While some devices will continue to work while the battery is “charging”, others will not. If you have a device that will not work while charging, you will need to remove the battery and apply current directly to the device.
In this scenario, you must know how to keep the voltage and amperage as stable as possible before they reach the device. You can make your own controllers for this purpose then hook them up to solar panels or anything else that you will be using as a power source.
Just remember that you power controller may also need to go safely from AC to DC current as well as match the voltage and amperage needs of the device. If you aren’t sure how much power to provide for laptops, tablets, or smart phones, just go by what the battery is rated for.
Video first seen on PrepareForTheUnexpected.
It will not be of much use to have plenty of parts on hand, and then no way to install them or make good use of them. Here are the most essential tools you will need for building computers or making repairs:
- chip extractors for chips that are installed in sockets
- high heat conducting gel
- anti static grounding strap
- precision and larger size screwdriver kit
- magnifying glass
- low wattage solder iron, solder, and flux suitable for computer parts
- desoldering bulb
- pliers and wrenches
- wire cutters
- anti-static bags and mats for placing boards on while you are working
- multi meter, port testers, and digital logic probe
If you become especially proficient at scavenging and rebuilding electronics parts, it may be to your advantage to include a copper board etching kit. You can use these to make new circuit boards in a time of need.
Scavenging and Repair Skills
If you take good care of your devices, they may last for several years without need for repair. Once they break down, however, you will need to put your toolkit and stored parts to use. Here are some basic scavenging and repair skills that you can use to fix your own devices, or trade as service with others:
- understand hardware part numbers so that you know which parts are compatible across different manufacturers
- be able to solder and desolder chips or other parts without damaging the parts
- know how to diagnose problems and figure out the best way to solve them
- how to recognize which parts (example what a melted down chip looks like) need to be replaced or repaired
- how to use software diagnostics, driver programs, and BIOS programs to resolve problems
- how to find viable parts in a junk yard or other locations where discarded electronics may be found.
Video first seen on The Off Grid Family.
Where to Get More Information and Training
Overall, you will find it easiest and cheapest to build and test your skills on desktop computers. If you go to a flea market or do some research online, you can easily pick up dozens of obsolete motherboards, CPUs, power supplies, and just about anything else for a few dollars.
Start off by trying to build a complete and functioning system. This will give you plenty of practice with identifying basic parts and help you overcome any hesitance you may have in working with computer parts.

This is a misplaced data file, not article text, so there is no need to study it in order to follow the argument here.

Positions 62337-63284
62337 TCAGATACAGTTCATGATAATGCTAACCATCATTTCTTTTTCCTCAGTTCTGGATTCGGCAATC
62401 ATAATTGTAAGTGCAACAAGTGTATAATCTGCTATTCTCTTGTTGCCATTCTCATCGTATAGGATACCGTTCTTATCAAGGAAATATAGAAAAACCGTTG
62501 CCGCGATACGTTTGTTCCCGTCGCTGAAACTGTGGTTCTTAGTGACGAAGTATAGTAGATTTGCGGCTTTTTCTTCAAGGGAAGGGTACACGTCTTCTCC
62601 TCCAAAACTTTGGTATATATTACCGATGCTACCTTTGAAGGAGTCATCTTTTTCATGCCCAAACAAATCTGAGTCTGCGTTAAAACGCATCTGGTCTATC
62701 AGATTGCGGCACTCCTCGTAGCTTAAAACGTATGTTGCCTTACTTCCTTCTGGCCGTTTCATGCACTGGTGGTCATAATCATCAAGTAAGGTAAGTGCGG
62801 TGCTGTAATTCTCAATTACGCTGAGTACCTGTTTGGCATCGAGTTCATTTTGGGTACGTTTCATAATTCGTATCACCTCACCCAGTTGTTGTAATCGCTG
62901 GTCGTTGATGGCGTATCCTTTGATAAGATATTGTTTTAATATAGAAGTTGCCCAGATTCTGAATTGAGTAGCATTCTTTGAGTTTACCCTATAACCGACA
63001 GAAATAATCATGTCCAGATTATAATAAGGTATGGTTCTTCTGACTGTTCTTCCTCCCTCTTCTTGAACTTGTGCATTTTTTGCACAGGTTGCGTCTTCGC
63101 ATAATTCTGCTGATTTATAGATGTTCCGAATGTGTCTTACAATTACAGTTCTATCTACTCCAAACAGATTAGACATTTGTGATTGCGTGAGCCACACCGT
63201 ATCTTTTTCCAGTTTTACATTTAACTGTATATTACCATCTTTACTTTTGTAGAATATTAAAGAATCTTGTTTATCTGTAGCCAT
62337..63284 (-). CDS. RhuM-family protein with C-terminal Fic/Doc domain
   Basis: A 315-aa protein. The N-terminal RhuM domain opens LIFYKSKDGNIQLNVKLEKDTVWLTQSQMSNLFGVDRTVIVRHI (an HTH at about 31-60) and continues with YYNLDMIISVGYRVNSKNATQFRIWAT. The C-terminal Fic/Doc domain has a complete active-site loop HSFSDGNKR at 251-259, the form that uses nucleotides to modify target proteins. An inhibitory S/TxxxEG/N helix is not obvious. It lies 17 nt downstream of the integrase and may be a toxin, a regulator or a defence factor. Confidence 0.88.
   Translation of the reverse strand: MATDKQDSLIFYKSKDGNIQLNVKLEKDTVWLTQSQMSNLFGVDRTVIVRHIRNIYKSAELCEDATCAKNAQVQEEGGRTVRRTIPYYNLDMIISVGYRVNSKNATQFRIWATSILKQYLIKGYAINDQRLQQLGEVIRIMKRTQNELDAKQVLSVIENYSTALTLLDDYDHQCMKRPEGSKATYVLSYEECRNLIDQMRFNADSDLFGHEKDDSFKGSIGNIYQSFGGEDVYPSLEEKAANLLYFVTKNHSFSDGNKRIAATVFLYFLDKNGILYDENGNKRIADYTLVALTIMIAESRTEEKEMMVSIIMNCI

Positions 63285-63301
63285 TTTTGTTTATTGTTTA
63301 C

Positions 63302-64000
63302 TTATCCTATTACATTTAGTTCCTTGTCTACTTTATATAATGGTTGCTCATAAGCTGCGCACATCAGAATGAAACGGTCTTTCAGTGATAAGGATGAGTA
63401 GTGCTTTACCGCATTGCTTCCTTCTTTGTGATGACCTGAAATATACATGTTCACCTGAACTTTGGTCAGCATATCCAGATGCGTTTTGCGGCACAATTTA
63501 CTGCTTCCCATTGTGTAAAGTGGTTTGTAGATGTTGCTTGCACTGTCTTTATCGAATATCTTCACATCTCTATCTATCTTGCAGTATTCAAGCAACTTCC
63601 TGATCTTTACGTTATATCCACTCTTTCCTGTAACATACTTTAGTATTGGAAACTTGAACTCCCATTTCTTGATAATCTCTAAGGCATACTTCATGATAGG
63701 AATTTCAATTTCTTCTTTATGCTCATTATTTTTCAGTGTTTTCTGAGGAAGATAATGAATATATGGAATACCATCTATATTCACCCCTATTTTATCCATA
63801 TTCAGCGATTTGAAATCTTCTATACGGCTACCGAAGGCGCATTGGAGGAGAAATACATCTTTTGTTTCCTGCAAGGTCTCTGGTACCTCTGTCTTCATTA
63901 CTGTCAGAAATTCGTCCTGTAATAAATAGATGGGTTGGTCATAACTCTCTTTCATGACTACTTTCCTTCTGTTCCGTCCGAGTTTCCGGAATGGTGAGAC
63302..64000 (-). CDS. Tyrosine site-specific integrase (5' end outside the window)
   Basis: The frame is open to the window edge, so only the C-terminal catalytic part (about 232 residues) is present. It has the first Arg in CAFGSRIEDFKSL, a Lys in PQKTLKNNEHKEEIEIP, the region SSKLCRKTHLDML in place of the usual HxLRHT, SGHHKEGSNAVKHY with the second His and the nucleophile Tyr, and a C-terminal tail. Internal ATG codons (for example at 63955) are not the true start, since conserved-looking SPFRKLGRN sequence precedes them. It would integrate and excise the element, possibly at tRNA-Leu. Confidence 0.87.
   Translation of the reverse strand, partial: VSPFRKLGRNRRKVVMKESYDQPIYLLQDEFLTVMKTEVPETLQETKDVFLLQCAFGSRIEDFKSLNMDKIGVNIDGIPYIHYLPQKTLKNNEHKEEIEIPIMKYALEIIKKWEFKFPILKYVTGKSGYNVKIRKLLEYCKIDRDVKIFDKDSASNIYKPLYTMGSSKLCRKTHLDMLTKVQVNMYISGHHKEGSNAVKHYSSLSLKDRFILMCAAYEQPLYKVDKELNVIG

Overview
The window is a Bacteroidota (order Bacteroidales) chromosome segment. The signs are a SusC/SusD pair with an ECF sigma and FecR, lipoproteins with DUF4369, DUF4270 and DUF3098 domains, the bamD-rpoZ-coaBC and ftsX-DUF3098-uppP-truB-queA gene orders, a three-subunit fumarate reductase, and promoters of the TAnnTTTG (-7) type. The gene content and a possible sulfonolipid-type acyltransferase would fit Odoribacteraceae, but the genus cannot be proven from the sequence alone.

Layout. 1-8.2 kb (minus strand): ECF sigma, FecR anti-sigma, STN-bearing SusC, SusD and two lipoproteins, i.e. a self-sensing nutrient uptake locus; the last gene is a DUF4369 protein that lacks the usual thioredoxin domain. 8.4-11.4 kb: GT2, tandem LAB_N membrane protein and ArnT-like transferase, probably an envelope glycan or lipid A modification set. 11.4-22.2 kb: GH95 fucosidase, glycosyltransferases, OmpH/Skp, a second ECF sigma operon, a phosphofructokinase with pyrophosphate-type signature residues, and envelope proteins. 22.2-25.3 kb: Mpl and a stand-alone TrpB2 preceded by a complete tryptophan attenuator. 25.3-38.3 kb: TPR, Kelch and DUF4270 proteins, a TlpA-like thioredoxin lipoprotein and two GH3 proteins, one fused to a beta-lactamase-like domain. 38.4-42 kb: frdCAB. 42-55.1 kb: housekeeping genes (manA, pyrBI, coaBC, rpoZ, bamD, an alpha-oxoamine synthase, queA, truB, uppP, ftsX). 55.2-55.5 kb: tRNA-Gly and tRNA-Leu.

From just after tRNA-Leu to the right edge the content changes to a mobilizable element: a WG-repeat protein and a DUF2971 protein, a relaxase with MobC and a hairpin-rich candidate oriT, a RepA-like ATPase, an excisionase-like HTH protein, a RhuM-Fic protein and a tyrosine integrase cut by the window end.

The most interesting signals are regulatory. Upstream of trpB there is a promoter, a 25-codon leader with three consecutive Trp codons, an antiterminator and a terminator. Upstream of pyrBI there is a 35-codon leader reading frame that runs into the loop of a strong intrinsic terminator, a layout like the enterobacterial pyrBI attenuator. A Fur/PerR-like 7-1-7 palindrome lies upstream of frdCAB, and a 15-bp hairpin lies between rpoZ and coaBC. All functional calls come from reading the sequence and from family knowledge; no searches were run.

While you are exploring these parts, take a course on basic electronics and then one on computer hardware. You can also find plenty of good books on this subject. In total, you should spend about 4 months on this part of your skill development.
Once you master desktop computers, you can go ahead and choose the parts for, and build your own system. If you do not want to build a desktop unit, then go ahead and start working on building your stockpile of laptops, tablets, and smart phones.
You can always practice your skills on non-working units as well as get to know more about working with smaller devices that require a good bit more patience and care. If you develop a particular interest in these smaller devices, it will be to your advantage to take courses on how to repair them.
Without a question, the first time you bypass a battery during a major crisis or repair a failing laptop monitor you will see why these skills are every bit as important as anything else you may be learning and practicing for a time of need.
This Article has been written by Carmela Tyrell for Survivopedia.
Scott Todd | November 6, 2016
This whole article assumes most electronics haven’t been destroyed by an EMP. Only tube gear that hasn’t been connected to the power or an antenna will probably survive that.
Also, DIY circuit boards may be OK for that ham radio project, but the thought of trying it for a modern computer, fuhgeddaboutit!
Scott Todd | November 6, 2016
Forgot to mention, being on the web might be a way for the federales to find you in a SHTF situation.
Robert Bodell | June 11, 2019
I try not to use an inverter, because it costs energy to run the inverter. I got this,
you can get them in 12 and 24 volt, you will need a couple of splitters. I mounted mine inside the computer with Velcro 4 years ago and it still sticks good.
Amoast all televisions and computers that use an external power supply already run on 12 volts. Just wire it up. My monitor and tv are 12 volts.
asim shah | March 14, 2020
I’m done picking out all of the parts for my PC but had thought about making it completely off-grid. Purchasing solar panels and configuring the solar array to power a battery pack that would, in turn, send power to the PC via a converter.
Has anyone done this? If so, how did you size the battery? Does anyone know of any good calculators out there to help me size the solar installation and battery for this kind of use?